This will probably be one of a couple postings prompted from the RightNow '09 conference at Irving Bible Church in Irving, TX. There were a bunch of great speakers, but I think the topic that resonated with me the most was Pastor Francis Chan speaking about suffering. The verse that was the focus of his discussion was 1 Peter 4:12, which reads:

“Dear friends, do not be surprised at the painful trial you are suffering, as though something strange were happening to you.”

Peter said to expect suffering, so we should be surprised if you are not suffering. Knowing that suffering will come is important, but it’s also important to know that we have an enemy that desires us to quit. Satan will use your suffering as a means to frustrate you and get you off your game. Moses became frustrated and instead of speaking to the rock, he struck it, against what God commanded. This act of disobedience, birthed out of frustration, prevented him from entering the Promised Land. Pastor Chan made the point that we may not see the reward on earth, nor can we expect that. But the God of all Grace will restore you. You have to expect, accept and maybe like some of the suffering, knowing that it will be a little while, but God will restore you. Suffering and brokenness is the place God grows you (but that’s another post).

That growth comes from the fellowship you experience in suffering. Pastor Chan spoke about suffering as a means of fellowship with Christ. Shared suffering provides the most honest and intimate form of fellowship. He said consider what it would actually look like if you really, truly shared in Christ’s suffering. Imagine being chained to the same piece of wood, staring into the eyes of your Savior as the roman soldiers laid devastating blows to both of your backsides. There is not another moment that two people could be closer. In those moments, you look into your King’s eyes and know exactly what he is going through for you and you see the love, mercy and grace as He looks at you. That is fellowship; that is connection. In that moment, just briefly, you know God. You at the least know a little more than before. The point is, we are going to suffer and that’s a good thing. Without suffering, there is no comfort. Why would we experience the comforter (the Holy Spirit), when we’re comfortable? We don’t need Him then. God said He’ll be there in the Suffering. We should love Jesus so much that we can accept the suffering as a chance for fellowship with Him (this was probably one of my favorite quotes). When we’re able to do that, the suffering becomes ok, because we want to experience Jesus so much that the suffering isn’t important.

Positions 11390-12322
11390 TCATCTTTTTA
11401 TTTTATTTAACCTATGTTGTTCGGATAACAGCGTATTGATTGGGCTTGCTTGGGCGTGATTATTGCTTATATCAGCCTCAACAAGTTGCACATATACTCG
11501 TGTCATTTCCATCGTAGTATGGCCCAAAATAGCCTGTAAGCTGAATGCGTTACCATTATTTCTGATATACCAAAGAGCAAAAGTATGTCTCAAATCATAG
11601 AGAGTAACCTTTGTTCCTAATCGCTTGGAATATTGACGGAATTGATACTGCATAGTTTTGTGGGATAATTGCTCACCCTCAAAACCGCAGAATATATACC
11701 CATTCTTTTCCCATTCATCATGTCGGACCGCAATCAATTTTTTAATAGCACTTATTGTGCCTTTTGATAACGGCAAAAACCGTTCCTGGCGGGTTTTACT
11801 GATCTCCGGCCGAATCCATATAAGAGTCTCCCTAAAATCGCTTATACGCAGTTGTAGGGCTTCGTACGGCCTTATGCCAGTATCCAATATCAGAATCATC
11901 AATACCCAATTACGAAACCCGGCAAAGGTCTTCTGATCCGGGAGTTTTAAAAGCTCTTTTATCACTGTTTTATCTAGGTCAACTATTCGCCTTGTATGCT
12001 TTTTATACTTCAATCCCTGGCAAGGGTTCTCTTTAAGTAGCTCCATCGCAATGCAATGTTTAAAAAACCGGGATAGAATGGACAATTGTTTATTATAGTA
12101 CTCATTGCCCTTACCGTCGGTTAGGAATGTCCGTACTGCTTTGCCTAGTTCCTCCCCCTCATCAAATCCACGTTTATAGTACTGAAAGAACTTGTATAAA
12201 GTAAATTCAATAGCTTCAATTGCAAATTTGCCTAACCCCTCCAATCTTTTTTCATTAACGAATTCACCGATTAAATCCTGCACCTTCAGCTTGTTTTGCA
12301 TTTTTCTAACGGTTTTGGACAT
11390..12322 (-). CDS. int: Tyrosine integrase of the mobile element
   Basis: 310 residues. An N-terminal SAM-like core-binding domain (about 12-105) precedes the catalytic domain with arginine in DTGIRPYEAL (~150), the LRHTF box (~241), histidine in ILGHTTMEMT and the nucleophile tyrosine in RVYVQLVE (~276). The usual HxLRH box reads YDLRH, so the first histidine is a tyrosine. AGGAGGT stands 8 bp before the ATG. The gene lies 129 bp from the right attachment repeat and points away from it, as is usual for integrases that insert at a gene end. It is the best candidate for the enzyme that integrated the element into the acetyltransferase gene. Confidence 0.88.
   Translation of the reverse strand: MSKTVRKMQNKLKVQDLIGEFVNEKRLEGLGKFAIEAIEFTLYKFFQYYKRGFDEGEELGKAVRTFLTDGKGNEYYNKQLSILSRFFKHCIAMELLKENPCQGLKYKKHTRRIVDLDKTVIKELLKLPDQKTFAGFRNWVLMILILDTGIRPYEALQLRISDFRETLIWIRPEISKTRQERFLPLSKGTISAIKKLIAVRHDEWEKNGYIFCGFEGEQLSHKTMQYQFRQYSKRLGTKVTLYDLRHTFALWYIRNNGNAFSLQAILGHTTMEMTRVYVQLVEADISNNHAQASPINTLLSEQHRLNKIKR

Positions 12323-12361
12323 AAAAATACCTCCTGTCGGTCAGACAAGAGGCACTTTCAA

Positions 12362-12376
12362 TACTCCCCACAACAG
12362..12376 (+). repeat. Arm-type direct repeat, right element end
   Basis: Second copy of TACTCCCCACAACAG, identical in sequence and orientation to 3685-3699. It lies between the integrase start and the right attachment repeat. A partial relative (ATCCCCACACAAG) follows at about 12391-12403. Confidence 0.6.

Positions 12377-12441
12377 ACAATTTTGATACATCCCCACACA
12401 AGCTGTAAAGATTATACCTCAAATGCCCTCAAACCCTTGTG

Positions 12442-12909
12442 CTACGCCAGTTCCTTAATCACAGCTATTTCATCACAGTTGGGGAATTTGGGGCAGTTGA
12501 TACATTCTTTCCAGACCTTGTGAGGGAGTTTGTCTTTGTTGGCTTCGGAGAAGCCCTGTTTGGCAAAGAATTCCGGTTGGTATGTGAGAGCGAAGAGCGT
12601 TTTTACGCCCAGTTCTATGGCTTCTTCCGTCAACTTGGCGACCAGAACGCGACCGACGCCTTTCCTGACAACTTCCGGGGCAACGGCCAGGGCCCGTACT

I think this lecture got to me the most because my view of suffering has changed quite drastically over the past year. No longer do I equate suffering with bad things outside of me happening TO me. Instead suffering has become this unexplainable feeling inside me that is almost a constant drawing to God. Of course there is physical suffering, but I’m talking about spiritual suffering, suffering of the heart. I always feel like there is more of God that I long for, that I am constantly aware that I am not good enough to approach Him yet He still invites me to Him (all I need is but to ask), and that no matter how much time I devote to Him, it’s not enough and He expects more from me. As scary and as hard as it sounds, I want to fellowship with my Messiah in that way.

Monday, November 9, 2009

Update - Kind of...

Wow has it been a long time since I've written anything. I've almost forgot what it was like. I've had a ridiculous amount of stuff happen since my last post. So there should be multiple posts in the few weeks leading up to Thanksgiving. Probably nothing any good, but I'm still still gonna write it.